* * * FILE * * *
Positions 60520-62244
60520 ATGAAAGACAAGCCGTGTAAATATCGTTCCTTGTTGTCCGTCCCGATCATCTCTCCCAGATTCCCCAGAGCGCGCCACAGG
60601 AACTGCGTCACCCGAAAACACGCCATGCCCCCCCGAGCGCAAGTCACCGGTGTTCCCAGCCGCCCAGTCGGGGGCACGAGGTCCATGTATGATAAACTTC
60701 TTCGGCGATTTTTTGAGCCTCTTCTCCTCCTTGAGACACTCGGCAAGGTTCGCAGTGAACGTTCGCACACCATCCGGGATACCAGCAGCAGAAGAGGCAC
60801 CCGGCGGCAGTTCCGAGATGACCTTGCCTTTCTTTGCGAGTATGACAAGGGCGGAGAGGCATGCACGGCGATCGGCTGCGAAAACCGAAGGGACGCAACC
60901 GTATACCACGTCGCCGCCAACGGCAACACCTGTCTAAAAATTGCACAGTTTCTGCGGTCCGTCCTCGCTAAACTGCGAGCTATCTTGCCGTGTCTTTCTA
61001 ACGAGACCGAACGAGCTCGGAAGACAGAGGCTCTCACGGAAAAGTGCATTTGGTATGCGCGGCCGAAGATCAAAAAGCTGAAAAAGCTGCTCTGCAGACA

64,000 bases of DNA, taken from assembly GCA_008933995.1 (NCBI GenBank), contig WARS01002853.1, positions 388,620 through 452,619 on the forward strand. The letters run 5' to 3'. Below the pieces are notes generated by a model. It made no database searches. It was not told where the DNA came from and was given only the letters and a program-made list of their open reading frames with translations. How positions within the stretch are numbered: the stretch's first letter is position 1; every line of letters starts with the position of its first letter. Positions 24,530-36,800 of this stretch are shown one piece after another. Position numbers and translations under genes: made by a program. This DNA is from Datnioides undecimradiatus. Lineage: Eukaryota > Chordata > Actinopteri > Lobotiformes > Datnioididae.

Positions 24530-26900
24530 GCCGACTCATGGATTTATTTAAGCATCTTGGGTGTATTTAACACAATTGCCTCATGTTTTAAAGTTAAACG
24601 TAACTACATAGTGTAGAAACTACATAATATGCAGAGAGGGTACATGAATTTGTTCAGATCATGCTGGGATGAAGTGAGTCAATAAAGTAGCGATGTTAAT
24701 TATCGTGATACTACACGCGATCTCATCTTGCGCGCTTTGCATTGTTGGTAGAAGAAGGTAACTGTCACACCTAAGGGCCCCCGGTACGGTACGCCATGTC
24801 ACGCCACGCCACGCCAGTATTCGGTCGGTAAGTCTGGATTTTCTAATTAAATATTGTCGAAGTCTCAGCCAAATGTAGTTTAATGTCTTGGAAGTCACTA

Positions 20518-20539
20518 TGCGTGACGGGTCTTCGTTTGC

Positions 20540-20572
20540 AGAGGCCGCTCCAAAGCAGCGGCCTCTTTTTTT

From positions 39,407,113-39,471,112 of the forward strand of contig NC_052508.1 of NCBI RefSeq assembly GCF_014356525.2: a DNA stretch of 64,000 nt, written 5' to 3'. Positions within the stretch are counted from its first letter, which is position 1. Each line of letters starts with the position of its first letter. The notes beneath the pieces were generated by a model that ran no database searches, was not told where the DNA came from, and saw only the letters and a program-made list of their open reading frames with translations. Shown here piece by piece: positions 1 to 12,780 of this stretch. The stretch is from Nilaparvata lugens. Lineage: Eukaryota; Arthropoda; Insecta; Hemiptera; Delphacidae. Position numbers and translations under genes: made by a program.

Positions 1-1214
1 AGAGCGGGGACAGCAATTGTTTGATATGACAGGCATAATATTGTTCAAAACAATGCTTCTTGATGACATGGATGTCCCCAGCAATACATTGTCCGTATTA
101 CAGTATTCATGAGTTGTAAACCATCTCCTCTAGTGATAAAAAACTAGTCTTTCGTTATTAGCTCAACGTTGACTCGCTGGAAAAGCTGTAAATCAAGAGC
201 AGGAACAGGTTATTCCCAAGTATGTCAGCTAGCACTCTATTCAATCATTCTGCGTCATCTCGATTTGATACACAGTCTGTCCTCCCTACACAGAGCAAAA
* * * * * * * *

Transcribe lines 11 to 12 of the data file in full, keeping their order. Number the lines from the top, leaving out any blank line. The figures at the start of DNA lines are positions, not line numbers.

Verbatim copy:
24601 TAACTACATAGTGTAGAAACTACATAATATGCAGAGAGGGTACATGAATTTGTTCAGATCATGCTGGGATGAAGTGAGTCAATAAAGTAGCGATGTTAAT
24701 TATCGTGATACTACACGCGATCTCATCTTGCGCGCTTTGCATTGTTGGTAGAAGAAGGTAACTGTCACACCTAAGGGCCCCCGGTACGGTACGCCATGTC